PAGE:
- Szekely R, Waczek F, Szabadkai I: A novel drug discovery concept for tuberculosis: Inhibition of bacterial and host cell signaling. Immunol Lett. 2008, 116: 225-231. 10.1016/j.imlet.2007.12.005.View ArticleGoogle Scholar
- Barakonyi HB, Szekely R, Varga Z, Kiss R: Signalling Inhibitors Against Mycobacterium tuberculosis – Early Days of a New Therapeutic Concept in Tuberculosis. Curr Med Chem. 2008, 15: 2760-2770. 10.2174/092986708786242886.View ArticleGoogle Scholar
- Lougheed EAK, Osborne AS, Saxty B: Effective inhibitors of the essential kinase PknB and their potential as anti-mycobacterial agents. Tuberculosis (Edinb). 2011, 91 (4): 277-286. 10.1016/j.tube.2011.03.005. Epub 2011 Apr 11View ArticleGoogle Scholar
- Wehenkel A, Fernandez P, Bellinzoni M, Catherinot V, Barilone N, Labesse G, Jackson M, Alzari PM: FEBS Lett. 2006, 580: 3018-10.1016/j.febslet.2006.04.046. PDB ref: 2FUMView ArticleGoogle Scholar
- Clark DE: What has Virtual screening ever done for drug discovery?. Exp. Opin. Drug Discovery. 2008, 3: 841-851. 10.1517/174604220.127.116.111.View ArticleGoogle Scholar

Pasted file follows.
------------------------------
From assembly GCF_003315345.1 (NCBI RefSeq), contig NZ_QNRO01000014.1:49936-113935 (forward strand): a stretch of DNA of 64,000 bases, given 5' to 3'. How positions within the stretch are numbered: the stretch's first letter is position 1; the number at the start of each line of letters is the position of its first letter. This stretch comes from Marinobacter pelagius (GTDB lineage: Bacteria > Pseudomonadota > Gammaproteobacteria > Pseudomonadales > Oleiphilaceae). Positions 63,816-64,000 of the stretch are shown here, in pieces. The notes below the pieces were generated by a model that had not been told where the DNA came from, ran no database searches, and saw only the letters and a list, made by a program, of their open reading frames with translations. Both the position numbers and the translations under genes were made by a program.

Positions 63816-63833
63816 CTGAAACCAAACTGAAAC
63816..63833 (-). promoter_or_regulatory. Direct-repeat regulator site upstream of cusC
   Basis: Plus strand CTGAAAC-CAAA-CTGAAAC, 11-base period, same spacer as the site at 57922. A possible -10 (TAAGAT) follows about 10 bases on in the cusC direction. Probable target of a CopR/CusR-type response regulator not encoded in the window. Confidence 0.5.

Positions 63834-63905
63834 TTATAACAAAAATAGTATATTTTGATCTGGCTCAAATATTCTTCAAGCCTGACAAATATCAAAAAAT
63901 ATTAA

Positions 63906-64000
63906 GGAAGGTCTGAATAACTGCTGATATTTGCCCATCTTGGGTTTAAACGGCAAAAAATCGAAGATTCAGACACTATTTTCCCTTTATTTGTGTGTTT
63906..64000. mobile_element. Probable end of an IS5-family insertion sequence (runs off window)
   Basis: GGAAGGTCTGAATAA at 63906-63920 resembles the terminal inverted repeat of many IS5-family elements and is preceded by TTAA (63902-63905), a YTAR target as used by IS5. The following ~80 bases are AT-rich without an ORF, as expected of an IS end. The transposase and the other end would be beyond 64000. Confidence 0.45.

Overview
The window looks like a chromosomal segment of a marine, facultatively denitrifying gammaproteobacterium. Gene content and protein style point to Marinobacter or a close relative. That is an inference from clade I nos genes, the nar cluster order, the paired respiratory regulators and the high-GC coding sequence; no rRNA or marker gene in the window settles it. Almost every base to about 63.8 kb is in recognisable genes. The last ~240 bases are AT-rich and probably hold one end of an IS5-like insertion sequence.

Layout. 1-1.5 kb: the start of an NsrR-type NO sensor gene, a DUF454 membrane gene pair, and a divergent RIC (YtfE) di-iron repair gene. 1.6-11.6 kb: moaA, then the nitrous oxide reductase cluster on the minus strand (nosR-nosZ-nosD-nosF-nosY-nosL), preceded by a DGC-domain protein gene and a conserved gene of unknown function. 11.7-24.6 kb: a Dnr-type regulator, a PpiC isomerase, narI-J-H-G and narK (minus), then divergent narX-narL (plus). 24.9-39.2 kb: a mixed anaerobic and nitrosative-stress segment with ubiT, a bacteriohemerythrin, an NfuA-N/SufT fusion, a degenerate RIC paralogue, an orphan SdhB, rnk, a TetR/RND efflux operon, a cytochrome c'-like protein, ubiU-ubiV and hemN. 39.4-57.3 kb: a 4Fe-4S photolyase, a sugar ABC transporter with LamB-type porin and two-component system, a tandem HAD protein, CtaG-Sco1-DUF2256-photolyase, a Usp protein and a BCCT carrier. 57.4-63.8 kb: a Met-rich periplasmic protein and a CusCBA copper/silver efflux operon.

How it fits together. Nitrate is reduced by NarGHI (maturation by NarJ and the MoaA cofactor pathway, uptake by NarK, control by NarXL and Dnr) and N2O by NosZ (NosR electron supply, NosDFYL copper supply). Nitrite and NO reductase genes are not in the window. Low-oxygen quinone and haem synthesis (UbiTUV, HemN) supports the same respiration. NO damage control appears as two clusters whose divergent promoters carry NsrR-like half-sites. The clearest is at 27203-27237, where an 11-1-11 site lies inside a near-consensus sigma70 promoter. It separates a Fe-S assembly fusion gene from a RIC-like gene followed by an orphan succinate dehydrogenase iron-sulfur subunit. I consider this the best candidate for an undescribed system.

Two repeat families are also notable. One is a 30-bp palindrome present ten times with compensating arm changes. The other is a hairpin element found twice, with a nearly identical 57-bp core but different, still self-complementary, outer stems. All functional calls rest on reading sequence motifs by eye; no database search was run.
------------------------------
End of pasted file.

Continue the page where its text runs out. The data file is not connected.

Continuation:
- Lee HS, Choi J, Kufareva I, Abagyan R, Filikov A, Yang Y, Yoon S: Optimization of High throughout VS by Combining Shape-Matching and Docking Methods. J Chem Inf Model. 2008, 48: 489-497. 10.1021/ci700376c.View ArticleGoogle Scholar
- Schierz CA: Virtual screening of Bioassay data. Journal of Cheminformatics. 2009, 1: 21-10.1186/1758-2946-1-21.View ArticleGoogle Scholar
- Seal A, Passi A, Jaleel UCA, Wild DJ, OSDD Consortium: Insilco predictive Mutagenicity model generation using supervised learning approaches. Journal of Cheminformatics. 2012, 4: 10-10.1186/1758-2946-4-10.View ArticleGoogle Scholar
- Willett P: Similarity-based Virtual screening using 2D fingerprints. Drug Discov Today. 2006, 11 (23–24): 1046-1053.View ArticleGoogle Scholar
- Maggiora GM, Shanmugasundaram V: Molecular similarity measures. Meth Mol Biol. 2010, 672: 39-100.View ArticleGoogle Scholar
- Kitchen BD, Decornez H, Furr RJ, Bajorath J: Docking and scoring in Virtual screening in Drug Discovery: Methods and Applications. Nat Rev Drug Discov. 2004 Nov, 3 (11): 935-949i. 10.1038/nrd1549.View ArticleGoogle Scholar
- Charifson PS, Corkery JJ, Murcko MA, Walters WP: Consensus scoring: A method for obtaining improved hit rates from docking databases of three-dimensional structures into proteins. J Med Chem. 1999, 42: 5109-View ArticleGoogle Scholar